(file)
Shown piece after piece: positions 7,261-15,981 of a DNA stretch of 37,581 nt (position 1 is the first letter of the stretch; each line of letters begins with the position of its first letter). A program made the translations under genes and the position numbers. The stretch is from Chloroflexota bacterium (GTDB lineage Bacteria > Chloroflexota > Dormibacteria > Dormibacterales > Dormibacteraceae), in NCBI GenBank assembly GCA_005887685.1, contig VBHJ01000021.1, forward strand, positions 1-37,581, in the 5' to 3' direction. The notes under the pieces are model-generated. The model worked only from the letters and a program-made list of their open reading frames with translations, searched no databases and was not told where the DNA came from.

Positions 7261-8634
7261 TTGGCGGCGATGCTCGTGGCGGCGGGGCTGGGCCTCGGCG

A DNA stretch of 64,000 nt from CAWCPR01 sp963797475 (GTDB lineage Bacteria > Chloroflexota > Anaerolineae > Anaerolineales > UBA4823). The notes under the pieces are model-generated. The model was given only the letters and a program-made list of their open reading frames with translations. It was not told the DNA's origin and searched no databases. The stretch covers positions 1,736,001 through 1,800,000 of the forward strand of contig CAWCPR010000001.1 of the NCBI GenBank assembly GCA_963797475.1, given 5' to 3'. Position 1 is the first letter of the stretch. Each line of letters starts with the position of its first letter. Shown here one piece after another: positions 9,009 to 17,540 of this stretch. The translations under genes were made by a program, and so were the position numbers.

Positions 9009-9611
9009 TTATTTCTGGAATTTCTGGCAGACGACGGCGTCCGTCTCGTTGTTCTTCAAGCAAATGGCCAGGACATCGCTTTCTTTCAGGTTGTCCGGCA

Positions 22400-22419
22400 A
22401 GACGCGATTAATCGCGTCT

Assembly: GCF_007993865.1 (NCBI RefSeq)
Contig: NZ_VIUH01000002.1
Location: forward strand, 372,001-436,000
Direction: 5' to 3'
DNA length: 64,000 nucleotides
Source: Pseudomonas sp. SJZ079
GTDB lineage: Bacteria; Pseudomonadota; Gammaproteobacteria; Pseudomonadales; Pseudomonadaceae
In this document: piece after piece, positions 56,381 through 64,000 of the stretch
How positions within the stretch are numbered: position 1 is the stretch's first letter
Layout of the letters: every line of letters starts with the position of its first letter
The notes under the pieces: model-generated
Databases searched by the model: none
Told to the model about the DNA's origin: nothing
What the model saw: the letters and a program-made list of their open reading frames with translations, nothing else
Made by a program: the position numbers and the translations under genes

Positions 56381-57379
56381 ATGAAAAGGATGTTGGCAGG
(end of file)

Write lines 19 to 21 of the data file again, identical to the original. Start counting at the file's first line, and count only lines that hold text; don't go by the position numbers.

Layout of the letters: every line of letters starts with the position of its first letter
The notes under the pieces: model-generated
Databases searched by the model: none